New Adventures in a Small Boat

It’s launch day for Blue Nun, time to see if all the hours spent scrubbing every bit of her, hoisting sails (during which I managed to turn the boatyard air blue as I fight with one end of a flapping Genoa (sail) whilst Tom bellows instructions from the other) and the long, hard, expensive fight to install a sea loo have paid off. Launching is always fraught but wondering if Blue Nun is about to leak like a sieve adds an extra frisson of danger and I have flashbacks to the our previous little boat, the stumpy-legged, evil-tempered Pig Boat which must have been a submarine in a previous life so keen was she to disappear underwater.

The sky's a beautiful blue and there’s a stiff, bitter breeze but at least it’s not raining. Alistair and Martin, who are in charge of operations, calmly scoop up Blue Nun in Rudders boatyard’s tractor contraption, trundle her down the hill and place her gently in the water beside a pontoon where Tom and I step aboard. If the new seacocks leak it’ll be the shortest maiden voyage ever… we wrap up, put on our life jackets and check again… the seacocks still look good. Phew! The engine - after a heartstopping moment - starts running. We run through safety checks and procedures and then it’s time to cast off!

As the boatyard recedes we see Alistair waving us off, a curiously emotional moment which underlines the fact that even a short passage in a little boat has the feel of an epic voyage. Six years of being without a boat suddenly fade into nothing as everything comes back to me. Blue Nun’s certainly lighter, friskier in motion than our first boat - the one we sailed the most, pretty Veryan, a vintage wooden boat - and there’s enough of a chop beneath the Cleddau bridge to get a feel for her, but - amazingly and wonderfully - I don’t feel sick! And believe me, I can do seasick very easily!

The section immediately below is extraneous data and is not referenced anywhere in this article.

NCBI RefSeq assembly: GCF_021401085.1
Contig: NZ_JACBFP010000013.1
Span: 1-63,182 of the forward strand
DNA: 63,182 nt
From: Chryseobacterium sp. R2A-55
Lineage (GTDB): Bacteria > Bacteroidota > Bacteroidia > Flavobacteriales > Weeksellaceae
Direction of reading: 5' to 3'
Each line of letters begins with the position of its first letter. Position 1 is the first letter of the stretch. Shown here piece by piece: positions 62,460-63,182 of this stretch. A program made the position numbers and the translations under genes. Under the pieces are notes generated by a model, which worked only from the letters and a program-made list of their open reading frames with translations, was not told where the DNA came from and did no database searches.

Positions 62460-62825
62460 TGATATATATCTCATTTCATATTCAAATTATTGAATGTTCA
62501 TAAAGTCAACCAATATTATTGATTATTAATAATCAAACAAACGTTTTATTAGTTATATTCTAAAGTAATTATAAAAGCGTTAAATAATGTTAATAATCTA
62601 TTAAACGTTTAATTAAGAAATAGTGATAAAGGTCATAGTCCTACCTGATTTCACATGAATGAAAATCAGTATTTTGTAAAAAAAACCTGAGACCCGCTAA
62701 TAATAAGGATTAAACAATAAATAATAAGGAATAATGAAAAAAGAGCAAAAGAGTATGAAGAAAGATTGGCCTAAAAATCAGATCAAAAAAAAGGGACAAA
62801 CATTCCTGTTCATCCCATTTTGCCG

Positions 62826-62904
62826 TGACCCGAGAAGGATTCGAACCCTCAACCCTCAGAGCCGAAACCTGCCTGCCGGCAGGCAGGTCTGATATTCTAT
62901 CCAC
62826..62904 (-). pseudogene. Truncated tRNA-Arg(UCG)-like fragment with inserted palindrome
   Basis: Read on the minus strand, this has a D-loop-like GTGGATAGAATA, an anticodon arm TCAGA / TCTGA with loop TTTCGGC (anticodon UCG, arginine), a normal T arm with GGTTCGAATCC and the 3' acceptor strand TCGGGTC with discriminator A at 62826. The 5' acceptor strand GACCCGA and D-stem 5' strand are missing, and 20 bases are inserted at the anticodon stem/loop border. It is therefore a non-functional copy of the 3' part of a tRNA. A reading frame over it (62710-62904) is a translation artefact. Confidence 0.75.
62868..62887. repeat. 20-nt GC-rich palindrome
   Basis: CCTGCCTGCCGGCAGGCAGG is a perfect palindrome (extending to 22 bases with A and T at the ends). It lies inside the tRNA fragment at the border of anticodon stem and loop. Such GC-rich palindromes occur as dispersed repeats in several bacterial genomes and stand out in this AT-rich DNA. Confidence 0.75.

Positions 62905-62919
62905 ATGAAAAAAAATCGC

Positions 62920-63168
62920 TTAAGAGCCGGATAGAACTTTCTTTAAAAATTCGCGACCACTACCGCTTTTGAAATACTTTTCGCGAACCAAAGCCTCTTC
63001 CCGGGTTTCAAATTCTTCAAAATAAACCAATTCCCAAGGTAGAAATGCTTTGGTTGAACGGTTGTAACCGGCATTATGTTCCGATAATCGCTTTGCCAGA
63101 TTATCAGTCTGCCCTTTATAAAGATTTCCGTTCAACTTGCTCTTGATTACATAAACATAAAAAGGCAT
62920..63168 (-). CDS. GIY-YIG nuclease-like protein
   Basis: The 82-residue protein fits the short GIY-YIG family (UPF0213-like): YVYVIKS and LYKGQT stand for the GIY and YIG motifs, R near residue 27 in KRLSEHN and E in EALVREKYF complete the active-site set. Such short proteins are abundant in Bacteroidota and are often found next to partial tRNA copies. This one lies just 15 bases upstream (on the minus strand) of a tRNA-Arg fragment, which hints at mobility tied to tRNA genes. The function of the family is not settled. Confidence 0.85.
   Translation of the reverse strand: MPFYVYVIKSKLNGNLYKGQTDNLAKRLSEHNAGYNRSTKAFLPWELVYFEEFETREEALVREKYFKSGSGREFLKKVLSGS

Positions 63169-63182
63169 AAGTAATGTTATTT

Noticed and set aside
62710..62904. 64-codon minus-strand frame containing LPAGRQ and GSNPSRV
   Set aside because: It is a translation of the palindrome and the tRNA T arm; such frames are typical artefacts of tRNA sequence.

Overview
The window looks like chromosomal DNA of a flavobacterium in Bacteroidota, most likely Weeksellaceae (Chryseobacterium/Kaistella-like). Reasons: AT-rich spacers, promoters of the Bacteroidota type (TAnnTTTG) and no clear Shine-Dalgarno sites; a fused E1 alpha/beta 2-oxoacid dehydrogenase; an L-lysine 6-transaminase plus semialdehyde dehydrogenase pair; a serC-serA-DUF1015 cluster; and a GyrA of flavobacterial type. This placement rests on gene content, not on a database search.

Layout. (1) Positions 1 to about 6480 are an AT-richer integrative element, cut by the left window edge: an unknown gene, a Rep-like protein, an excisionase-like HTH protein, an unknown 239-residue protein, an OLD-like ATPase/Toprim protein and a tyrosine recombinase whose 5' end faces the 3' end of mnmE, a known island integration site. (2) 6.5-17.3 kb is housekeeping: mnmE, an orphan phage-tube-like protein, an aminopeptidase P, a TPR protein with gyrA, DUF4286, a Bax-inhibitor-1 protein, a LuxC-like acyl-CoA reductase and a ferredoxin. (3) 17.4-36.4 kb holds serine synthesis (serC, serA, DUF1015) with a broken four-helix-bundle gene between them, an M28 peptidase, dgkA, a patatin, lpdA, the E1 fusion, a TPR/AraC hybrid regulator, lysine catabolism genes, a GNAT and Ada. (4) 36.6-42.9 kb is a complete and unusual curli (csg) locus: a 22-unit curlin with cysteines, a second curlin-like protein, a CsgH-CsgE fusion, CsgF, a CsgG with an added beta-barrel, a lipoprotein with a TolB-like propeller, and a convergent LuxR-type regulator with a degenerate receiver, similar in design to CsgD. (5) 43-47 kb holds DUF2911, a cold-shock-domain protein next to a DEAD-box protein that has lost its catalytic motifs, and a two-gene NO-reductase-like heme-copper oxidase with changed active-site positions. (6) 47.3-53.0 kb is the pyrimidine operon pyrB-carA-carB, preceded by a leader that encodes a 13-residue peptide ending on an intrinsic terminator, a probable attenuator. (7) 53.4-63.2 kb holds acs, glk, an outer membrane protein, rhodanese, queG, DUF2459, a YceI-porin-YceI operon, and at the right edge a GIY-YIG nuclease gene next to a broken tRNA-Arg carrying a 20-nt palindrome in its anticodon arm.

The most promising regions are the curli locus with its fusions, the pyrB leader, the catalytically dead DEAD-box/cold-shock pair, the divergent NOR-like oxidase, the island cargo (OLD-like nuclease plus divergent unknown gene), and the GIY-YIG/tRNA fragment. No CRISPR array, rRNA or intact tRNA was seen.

We follow the marker buoys to Blue Nun’s new home in Neyland Marina’s Upper Basin where she slides obediently into her berth… which, take my word for it, is a huge relief. We’ve made it, the sun is shining and new series of adventures in a small boat beckon.


Pondside said…
Safe into her berth - it just doesn't get much better than that on a first day out. The anticipation, apprehension - it's all there. Happy sailing for the rest of the season!
Flowerpot said…
Hooray! Well done Chris and so glad it all went well - and enjoyably for you, too! Boats take up so much love, attention and money, don't they?
Our maiden voyage was even shorter but a steeper learning curve as we have yet to learn all about our new girl!!
Here's hoping for some warmer sailing weather for us both X
Unknown said…
Glad you enjoyed it and didn't need the seasickness pills! Happy sailing :) Angela Britnell
Frances said…
What a gorgeous day you and Tom picked for your first voyage aboard The Blue Nun.

I'm glad that you all have now started collecting some happy new sailing memories. The smiles on your faces say it all. xo
Chris Stovell said…
Thank you so much, Pondside! You never know - especially with boats - what will happen next so we're thrilled that her maiden voyage went smoothly! x

I'll drink to that, Sue! My goodness we had a chilly night aboard last night, but it was so lovely to have a meal in our little home from home! As you say, lots of time, attention... and money so let's home we both get to make the most of our new boats! x

It was brilliant, Angela - especially not being sick! x

Thank you, Frances - after all the hard work, it was lovely to feel her come alive on the water. I think those are smiles of relief too! x
Patsy said…
Hope you sail into some fun.
Chris Stovell said…
Thanks Patsy - it's brilliant being back out on the water!
Steve Burgess said…
Installing a sea loo was of the most rewarding—yet laborious—tasks I had ever done on my boat. Mine is pump operated. Pump operated sea-loos are a bit finicky, specifically the vacuum seal. In the future, I'll have mine installed professionally, or I'll buy a boat with a loo.

Steve Burgess @ Atlanta Yacht Sales

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